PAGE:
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Sir David Attenborough donates his VOICE to help patients at St Giles Hospice near Lichfield




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Television legend David Attenborough has provided the voiceover for an innovative app to help patients at St Giles Hospice near Lichfield.

The world-renowned naturalist and presenter must possess one of the UK’s most recognisable voices – and that’s what he has donated for an innovative app to help patients manage pain using virtual reality.

Hospice medical director Sheila Popert, who is leading the pioneering project, was “absolutely delighted” when Sir David agreed to supply the narration for the app, which is inspired by nature and is scheduled to launch in September.

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“When we started work on creating an app I knew the voice of the narrator would be the key to its success and the first person I thought of was Sir David,” she said.

“I was amazed and delighted when he agreed and within weeks he had recorded the narration for us and it surpasses expectation.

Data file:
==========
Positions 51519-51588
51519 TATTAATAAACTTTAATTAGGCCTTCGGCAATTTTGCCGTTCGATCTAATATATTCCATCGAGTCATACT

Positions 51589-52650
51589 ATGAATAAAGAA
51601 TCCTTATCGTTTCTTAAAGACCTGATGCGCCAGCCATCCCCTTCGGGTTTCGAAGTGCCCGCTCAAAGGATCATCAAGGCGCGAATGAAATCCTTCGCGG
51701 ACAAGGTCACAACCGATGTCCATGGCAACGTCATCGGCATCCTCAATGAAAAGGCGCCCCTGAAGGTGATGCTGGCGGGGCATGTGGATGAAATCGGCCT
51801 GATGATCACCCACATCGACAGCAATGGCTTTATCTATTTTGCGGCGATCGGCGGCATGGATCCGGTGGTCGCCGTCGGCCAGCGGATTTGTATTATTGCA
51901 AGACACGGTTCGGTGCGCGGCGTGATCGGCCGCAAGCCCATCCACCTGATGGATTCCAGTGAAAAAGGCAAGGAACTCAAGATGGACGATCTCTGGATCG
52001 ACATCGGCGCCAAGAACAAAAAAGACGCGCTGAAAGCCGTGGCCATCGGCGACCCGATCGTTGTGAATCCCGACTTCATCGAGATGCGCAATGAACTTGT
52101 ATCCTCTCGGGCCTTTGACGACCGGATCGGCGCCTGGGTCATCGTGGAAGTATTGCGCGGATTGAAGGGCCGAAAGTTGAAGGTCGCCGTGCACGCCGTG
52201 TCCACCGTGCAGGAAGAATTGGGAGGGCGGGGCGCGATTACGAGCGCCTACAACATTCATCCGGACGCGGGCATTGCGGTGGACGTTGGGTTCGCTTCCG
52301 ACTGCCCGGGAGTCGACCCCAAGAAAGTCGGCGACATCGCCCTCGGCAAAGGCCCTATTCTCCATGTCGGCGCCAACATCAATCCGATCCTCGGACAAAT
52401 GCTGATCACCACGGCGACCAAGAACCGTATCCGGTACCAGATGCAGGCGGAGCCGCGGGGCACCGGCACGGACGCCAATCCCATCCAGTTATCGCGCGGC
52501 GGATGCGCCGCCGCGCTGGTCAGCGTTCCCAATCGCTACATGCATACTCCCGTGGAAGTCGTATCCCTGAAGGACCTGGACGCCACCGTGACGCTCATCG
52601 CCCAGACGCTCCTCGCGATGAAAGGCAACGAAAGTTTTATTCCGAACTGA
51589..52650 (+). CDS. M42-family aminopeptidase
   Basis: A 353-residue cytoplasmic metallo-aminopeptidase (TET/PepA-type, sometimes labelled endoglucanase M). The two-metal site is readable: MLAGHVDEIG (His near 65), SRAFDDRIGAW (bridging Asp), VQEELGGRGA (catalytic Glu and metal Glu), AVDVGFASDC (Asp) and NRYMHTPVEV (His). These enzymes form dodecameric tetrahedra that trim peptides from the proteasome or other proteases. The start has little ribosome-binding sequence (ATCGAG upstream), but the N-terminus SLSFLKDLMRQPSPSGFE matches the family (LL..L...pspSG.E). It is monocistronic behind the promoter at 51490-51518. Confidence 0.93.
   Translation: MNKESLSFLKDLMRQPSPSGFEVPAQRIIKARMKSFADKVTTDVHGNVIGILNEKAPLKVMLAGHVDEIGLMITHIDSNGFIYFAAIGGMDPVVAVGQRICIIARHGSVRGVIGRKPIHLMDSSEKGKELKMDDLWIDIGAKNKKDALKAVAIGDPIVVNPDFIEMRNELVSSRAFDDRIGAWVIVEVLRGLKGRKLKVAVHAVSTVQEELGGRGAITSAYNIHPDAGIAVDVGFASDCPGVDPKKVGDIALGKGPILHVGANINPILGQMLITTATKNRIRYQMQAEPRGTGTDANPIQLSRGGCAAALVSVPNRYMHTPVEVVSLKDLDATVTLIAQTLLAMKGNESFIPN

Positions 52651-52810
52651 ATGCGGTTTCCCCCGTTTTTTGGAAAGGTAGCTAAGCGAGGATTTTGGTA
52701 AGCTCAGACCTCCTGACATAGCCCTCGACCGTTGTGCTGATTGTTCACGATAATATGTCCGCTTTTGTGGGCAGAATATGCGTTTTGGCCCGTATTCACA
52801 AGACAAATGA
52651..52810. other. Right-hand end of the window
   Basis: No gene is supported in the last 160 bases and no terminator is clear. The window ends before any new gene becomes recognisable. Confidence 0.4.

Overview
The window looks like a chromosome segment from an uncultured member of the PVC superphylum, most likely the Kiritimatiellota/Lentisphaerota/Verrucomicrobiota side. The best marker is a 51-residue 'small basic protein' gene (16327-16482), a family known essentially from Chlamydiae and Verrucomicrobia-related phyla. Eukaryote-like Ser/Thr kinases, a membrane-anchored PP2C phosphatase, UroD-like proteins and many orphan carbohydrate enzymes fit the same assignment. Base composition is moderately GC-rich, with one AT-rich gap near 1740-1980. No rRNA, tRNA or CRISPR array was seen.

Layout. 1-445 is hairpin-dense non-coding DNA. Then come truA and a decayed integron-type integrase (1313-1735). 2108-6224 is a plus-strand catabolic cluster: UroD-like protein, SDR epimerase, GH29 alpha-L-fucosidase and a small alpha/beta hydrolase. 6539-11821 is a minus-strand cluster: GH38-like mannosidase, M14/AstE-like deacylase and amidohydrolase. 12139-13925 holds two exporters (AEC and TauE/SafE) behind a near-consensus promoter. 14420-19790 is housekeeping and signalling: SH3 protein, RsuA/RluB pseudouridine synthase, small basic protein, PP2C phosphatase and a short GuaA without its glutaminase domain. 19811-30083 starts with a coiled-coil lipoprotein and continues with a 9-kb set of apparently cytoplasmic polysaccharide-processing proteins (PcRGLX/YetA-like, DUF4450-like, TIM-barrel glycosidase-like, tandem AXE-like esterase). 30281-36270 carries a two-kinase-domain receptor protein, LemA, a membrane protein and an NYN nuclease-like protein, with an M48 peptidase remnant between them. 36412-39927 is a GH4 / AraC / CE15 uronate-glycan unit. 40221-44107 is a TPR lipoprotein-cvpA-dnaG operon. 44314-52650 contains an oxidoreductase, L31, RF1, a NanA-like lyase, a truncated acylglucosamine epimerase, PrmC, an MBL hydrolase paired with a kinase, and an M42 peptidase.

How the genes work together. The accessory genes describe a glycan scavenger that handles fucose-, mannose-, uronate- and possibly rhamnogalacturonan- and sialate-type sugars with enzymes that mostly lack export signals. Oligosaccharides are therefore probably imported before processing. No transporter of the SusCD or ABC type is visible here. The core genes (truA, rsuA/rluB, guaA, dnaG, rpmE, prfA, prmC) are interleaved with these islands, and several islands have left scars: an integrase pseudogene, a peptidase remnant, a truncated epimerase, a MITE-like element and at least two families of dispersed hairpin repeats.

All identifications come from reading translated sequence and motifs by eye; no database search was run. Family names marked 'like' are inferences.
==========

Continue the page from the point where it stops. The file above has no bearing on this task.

“We are now working on the visuals to accompany the narration and look forward to launching the app across the Oculus and Steam platforms in the autumn.”

Work on the Virtual Reality Guided Meditation app started after the hospice, at Fisherwick, Whittington, used virtual reality as part of its pain management programme and saw the relief from pain it provided for patients.

“Pain is one of the most feared symptoms for people living with a palliative condition and the treatment is usually drug related,” said Sheila.

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“But the drugs are not always effective and often have side effects which can stop patients making the most of the time they have.

“One of the elements of the pain management programme that participants found particularly beneficial was mindfulness but because some patients have so many distressing thoughts whirring about in their head they can find it difficult to relax enough to enter a meditative state.

“We decided to test whether using Virtual Reality might enable patients to relax and enter a meditative state more easily. The results were amazing, it is wonderful to observe patients body language as they become immersed in a virtual world where they can forget their pain.

“One patient with intractable pain from mesothelioma was asked about his pain following a VR session said ‘What pain? For the first time in six months I completely forgot that I had any pain’.”

The St Giles team is working with Birmingham-based VR developers Holosphere to create the app, which will be available to download from the Oculus Rift and XX platforms for a small fee.



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